The food industry has been forging ahead with a new practice of limiting its ads to kids under the age of 12. A New York Times Article highlights efforts of the food industry to cut back ads that target young children. This is due in large measure to the problem with kids and obesity. Most obese kids end up becoming obese adults, and prolonged problems with weight can lead to many long-term health problems.
As a result, companies have collectively been trying to tackle it from the front end by limiting ads targeted to young children. Companies such as Campbell Soup, Pepsi, and General Mills have developed plans to remove radio, print, and Internet advertising targeted to young children. Even McDonald’s has pledged to change its Happy Meals, replacing fries with apple slices.
I am not convinced that these ads are the primary reason we have unhealthy kids. Too much credit is being given to the power of ads. Of course, limiting ads may be a good start, but more is needed. For starters, most of the kids I know with poor eating habits are part of families who eat poorly. Ads have little impact on children in such families. Take a look at the tobacco industry for instance. Television and radio ads for tobacco products are banned in the United States – Congress passed a law in 1970, the Public Health Cigarette Smoking Act – but kids still are heavy smokers. According to the Center for Disease Control (CDC), millions of kids smoke, in spite of the lack of smoking ads. Additionally, nearly 200,000 kids are hospitalized annually due to alcohol poisoning, the CDC reports. More than 4,700 children die from alcohol-related deaths, and although alcohol ads do appear in television, on the radio, and in print and Internet ads, children obviously are not the target audience, yet they still account for millions of dollars in alcohol sales. So, while this effort of food companies is noble, merely limiting the ads is only a first step they need to take.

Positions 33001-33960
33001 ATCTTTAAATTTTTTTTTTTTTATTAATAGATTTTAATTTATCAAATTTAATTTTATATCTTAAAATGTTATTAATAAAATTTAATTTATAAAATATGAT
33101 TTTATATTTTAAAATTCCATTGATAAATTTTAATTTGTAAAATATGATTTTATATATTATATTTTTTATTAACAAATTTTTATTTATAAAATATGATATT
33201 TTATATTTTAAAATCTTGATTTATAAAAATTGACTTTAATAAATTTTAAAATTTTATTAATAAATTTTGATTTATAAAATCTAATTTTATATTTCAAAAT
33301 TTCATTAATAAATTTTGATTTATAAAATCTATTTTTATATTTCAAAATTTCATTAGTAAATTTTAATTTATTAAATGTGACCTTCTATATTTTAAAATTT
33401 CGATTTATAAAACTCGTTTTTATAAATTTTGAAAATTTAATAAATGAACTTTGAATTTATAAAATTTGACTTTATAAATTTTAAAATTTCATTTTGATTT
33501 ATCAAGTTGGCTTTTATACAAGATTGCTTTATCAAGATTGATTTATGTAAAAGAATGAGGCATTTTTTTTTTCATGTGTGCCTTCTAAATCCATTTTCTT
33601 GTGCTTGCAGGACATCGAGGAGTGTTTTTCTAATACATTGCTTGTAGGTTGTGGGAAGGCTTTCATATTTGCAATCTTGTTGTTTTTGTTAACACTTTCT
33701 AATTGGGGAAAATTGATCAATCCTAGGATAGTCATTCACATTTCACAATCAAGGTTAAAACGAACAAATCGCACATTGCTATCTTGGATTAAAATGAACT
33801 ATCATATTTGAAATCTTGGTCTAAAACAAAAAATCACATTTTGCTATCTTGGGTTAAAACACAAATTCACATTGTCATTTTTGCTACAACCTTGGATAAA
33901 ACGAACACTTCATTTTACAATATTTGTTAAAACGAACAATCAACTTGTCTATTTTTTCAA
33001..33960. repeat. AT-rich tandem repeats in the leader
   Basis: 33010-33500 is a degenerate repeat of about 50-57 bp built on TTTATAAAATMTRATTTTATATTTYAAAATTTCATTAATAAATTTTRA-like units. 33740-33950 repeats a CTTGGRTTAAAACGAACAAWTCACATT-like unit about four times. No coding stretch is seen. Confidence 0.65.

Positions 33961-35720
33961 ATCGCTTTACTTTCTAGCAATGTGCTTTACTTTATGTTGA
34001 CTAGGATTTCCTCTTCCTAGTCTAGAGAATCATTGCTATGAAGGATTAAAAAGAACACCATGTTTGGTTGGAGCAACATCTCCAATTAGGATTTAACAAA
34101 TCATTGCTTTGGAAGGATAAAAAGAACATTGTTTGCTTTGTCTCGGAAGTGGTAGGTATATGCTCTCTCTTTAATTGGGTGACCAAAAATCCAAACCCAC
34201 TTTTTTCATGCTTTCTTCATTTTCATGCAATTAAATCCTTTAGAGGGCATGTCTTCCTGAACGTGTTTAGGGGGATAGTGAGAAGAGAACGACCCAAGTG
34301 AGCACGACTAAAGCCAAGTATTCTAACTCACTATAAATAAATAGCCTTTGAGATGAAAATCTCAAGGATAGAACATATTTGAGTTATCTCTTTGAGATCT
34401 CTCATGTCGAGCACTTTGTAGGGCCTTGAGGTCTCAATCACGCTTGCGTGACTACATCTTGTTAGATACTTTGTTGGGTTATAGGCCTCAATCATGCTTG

They need to promote more healthy eating campaigns to kids. Whether favorable or unfavorable, the behaviors of children are learned. I would like to see them promote more healthy eating campaigns. It’s not practical to tell kids to stop eating all junk foods. But there needs to be more of a focus to get kids to also choose healthier items, which can be accomplished through public service campaigns. But the most effective way is to involve parents and families. These companies, if they’re really interested in helping kids to make healthier choices, need to develop information kits (which they could put inside the food’s packages). It could even be in the form of games that families could play together. The companies need to be more proactive than just cutting out ads. Getting kids to think healthy when they are young makes them more likely to do so as they get older.